Taking a similar critical vein, a new Obama campaign ad running in six closely contested states — Colorado, Iowa, New Hampshire, Nevada, Ohio and Virginia — claims Romney's policies would "hit the middle class harder" and that he doesn't see the "heavy load" the middle class is carrying.
Vice President Joe Biden joined the fray, accusing Republicans of seeking to undermine the decades-old federal program millions of seniors rely on for health care. "We are for Medicare," he said. "They are for voucher care." That was a reference to a proposal in Congress by Wisconsin Rep. Paul Ryan, the GOP vice presidential nominee, to offer future retirees the option of buying health insurance with a government subsidy.
The president and vice president campaigned separately across three battleground states as delegates descended on the Democrats' convention city before their first official meeting Tuesday in the Time Warner Cable Arena.
Some 800 demonstrators marched through the streets around Charlotte's convention hall, protesting what they call corporate greed as well as U.S. drone strikes overseas, said to kill children as well as terrorists. Dozens of police officers walked along with the protesters' parade, carrying gas masks, wooden batons and plastic hand ties. One arrest was reported, for public intoxication.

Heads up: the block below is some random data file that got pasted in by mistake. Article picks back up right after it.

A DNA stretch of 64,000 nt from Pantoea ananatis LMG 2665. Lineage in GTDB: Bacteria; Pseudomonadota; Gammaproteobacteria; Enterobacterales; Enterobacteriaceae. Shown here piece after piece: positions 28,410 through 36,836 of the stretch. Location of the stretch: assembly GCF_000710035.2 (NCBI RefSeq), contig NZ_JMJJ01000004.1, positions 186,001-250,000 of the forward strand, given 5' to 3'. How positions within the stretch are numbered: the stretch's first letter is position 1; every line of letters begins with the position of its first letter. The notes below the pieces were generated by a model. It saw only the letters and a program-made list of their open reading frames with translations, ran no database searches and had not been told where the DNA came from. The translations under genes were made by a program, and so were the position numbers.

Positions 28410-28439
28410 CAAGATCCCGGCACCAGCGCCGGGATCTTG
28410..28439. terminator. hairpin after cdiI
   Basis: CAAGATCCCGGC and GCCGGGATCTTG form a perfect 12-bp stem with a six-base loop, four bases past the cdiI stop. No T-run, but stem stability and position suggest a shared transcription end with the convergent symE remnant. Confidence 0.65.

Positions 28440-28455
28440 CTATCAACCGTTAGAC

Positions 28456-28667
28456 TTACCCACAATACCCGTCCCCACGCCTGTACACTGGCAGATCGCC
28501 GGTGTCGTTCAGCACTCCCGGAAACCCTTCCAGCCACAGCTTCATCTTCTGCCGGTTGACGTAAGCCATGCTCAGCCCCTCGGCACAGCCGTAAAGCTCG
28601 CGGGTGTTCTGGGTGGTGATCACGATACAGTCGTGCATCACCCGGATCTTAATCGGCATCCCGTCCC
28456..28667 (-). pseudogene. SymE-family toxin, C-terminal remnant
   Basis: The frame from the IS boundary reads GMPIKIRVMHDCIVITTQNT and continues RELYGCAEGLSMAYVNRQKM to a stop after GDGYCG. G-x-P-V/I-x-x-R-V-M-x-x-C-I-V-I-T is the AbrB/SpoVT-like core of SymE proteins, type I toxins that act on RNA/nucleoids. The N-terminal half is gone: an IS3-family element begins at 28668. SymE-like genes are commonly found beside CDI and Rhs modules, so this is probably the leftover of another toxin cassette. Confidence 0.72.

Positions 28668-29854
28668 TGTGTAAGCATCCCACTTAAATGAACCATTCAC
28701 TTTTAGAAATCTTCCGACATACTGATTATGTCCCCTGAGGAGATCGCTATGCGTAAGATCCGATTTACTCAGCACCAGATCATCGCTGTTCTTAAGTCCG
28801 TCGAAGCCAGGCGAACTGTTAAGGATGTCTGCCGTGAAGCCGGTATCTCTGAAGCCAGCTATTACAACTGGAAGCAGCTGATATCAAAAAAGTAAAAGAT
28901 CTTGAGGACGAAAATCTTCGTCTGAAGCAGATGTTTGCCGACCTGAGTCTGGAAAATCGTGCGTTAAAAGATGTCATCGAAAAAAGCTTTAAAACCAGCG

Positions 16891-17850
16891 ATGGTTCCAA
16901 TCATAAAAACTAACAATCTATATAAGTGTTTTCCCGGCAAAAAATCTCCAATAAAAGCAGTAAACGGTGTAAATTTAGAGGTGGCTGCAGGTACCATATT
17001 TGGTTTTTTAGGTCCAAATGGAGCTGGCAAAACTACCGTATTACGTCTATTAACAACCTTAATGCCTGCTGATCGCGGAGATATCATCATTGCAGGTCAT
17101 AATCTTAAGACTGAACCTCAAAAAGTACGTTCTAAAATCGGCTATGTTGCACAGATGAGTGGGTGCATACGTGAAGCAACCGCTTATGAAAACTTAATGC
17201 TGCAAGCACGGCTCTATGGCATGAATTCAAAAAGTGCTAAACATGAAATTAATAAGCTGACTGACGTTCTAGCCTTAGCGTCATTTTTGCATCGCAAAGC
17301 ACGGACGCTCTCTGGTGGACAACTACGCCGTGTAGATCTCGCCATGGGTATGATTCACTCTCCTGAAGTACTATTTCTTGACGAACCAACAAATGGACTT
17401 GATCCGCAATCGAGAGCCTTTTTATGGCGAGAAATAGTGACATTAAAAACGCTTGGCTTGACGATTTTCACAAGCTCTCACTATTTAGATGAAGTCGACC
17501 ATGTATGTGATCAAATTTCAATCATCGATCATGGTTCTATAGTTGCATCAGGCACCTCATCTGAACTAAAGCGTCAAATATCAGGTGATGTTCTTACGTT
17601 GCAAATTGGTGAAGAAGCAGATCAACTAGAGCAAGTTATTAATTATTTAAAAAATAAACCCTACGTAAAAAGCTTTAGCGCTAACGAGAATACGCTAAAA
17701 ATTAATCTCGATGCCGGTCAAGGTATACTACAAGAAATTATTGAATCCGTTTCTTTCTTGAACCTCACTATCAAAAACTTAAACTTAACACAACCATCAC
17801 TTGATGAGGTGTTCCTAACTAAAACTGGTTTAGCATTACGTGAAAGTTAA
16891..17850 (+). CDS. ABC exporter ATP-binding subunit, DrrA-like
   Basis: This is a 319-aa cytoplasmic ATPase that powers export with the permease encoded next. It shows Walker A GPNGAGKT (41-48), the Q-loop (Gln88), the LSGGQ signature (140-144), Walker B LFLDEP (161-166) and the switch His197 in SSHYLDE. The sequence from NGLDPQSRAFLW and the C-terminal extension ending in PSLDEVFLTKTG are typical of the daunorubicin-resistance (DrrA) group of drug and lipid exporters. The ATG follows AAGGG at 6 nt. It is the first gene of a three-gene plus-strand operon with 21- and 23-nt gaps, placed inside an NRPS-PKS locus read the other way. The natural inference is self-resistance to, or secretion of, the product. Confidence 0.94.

Biden's itinerary, in particular, underscored the threat that a sluggish recovery and high, 8.3 percent unemployment pose to Democrats seeking another term in power. He was in Pennsylvania and Wisconsin, states that have received little attention previously as the candidates, their parties and outside allies concentrate on the areas of the country deemed most competitive. His presence suggested the race in both states was tightening.
Obama's aides and allies flooded the weekend talk shows. All talked down Romney, but, when asked, none gave a clear answer to the classic campaign question: Are Americans better off than they were four years ago?
There is no rosy answer, given that Obama took office during a deep recession that ended in official terms six month later but yielded a paltry recovery with persistently high unemployment, now at 8.3 percent.
"No," Democratic Gov. Martin O'Malley said, before turning the blame to Obama's Republican predecessor. "But that's not the question of this election. The question, without a doubt — we are not as well off as we were before George Bush brought us the Bush job losses, the Bush recession, the Bush deficits, the series of desert wars."
Said Obama White House David Plouffe: "We've clearly improved ... from the depths of the recession."
And another aide, David Axelrod: "I think the average American recognizes that it took years to create the crisis that erupted in 2008 and peaked in January of 2009. And it's going to take some time to work through it."